In the first part of this sizeable chat with classical composer, producer and generally lovely bloke, we covered recording methods, sound quality, the ringtones inspired ‘24 Postcards In Full Colour’ and his early release, ‘Memoryhouse’. Time to bring things a little more up to date, including some reflections on his new album, ‘infra’, released on July 19th, which features tracks named only ‘infra’ or ‘journey’ along with a number to differentiate between them. Below you can find various additional parts from our conversation, the key parts of which will appear in a feature for Clash Magazine which will arrive at the start of August.
How did the original version of ‘infra’ come about?
I got an email from Wayne (McGregor) who’s the in-house choreographer at the Royal Opera House and he’s kind of really into music and he just kind of emailed me and said do you want to do this thing? Which was great, really interesting. There wasn’t really a brief. The brief was it was twenty five minutes, which is kind of ideal. So I just took it from there really.
And what did you set out to do?
It was interesting, because I saw some of the animation (shown above the stage performance, created by Julian Opie) and little bits of choreography. We had one or two conversations about this idea of journeys and also about there being two levels on the stage. That started me thinking about lots of images and there’s lots of things that return in different ways. It’s like turning a bit of sculpture in your hands to get different perspectives on the material.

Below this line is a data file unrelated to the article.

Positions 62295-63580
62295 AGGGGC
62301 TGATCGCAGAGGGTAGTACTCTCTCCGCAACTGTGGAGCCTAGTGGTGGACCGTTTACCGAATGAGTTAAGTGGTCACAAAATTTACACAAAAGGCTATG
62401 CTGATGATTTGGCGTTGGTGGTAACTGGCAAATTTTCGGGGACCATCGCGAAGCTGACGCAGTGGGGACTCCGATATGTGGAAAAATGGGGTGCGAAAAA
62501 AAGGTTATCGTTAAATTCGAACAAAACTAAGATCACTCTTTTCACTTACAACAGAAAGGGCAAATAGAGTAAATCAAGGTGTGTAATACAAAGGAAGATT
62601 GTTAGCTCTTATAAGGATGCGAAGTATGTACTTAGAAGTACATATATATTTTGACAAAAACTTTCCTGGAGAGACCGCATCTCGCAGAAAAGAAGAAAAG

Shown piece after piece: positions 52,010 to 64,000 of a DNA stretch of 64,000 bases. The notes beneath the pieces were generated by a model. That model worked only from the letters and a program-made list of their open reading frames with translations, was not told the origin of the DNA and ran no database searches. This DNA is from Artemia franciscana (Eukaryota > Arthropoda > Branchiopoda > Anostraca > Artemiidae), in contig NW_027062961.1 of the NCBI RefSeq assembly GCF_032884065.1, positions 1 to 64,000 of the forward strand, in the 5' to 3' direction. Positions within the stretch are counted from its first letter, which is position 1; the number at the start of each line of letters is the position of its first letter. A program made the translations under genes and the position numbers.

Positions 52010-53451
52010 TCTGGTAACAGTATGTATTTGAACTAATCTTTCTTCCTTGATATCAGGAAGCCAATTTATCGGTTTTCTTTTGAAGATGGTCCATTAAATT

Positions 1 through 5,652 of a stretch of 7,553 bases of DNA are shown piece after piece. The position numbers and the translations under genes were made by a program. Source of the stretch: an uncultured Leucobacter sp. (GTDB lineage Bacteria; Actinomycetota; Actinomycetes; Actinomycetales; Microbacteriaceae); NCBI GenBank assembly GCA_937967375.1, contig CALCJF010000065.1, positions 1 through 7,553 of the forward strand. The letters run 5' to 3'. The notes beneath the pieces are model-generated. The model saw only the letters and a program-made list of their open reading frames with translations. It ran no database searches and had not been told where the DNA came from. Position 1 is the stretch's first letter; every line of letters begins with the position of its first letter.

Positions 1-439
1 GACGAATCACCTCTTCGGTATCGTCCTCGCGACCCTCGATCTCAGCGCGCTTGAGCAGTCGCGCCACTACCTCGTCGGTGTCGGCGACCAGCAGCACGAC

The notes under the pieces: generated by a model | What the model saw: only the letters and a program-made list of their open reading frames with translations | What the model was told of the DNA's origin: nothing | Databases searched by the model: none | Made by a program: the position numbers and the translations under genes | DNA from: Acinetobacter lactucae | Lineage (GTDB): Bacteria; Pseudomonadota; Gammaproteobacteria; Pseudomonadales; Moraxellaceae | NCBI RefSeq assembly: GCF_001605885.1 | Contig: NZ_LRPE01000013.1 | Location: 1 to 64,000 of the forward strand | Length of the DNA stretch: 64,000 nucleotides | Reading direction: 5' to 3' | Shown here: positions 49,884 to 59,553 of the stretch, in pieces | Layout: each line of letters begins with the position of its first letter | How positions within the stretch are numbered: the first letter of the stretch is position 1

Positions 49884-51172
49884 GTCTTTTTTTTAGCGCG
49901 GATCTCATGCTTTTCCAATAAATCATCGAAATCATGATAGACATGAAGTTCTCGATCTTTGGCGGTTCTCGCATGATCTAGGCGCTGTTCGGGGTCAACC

How does the album relate to the original piece?
When I started recording it, I thought well, this music was originally made to be heard with dance and I just thought well, listening to something is different and I’m allowed to do something different that the music in the performance didn’t have to do. I wanted it to more immersive more complete in a way, so it could stand on its own. In recording it, I started to find new things in the material I wanted to explore and it was kind of nice just to take another trip through it and so this whole other kind of region of music evolved which is the journey pieces.
With the tracks named ‘infra 1’, ‘infra 2’ and the like, what can we read into the order of the tracks?
I kind of employ lots of different ways of thinking about the music, I’ve got forensically detailed plans but sometimes you just have to kill the plan and just go with that kind of weird logic where you don’t know why you’re doing it but you just have to go with it. There was a certain amount of that I wanted to keep ‘infra’ alternating with the ‘journey’ pieces in the order it was. But then I started to make it and it made sense to have these kind of clusters of material.
‘infra 4’, which closes out the first half of the record, is a hugely emotive piece. Is there a particular message or feeling you’re trying to convey with such an intense track?
I guess one of the reasons I do work at all is because I’m interested in the intensity of that experience; there’s something kind of very real about it. It’s kind of difficult to analyse why you do things, and I’m probably not the best person to do that, but I guess I’m trying to get the maximum energy out of the material. On ‘infra’ it’s a weird kind of emotional world because it’s got a sort of hallucinogenic quality, some of it’s quite bleak. It’s got a lot of emotional moments so for me, I’m interested in communicating that very powerful feeling.
To what extent does your take on classical music borrow from the more conventional classical artists of the past? You’ve made no secret of borrowing certain phrases previously.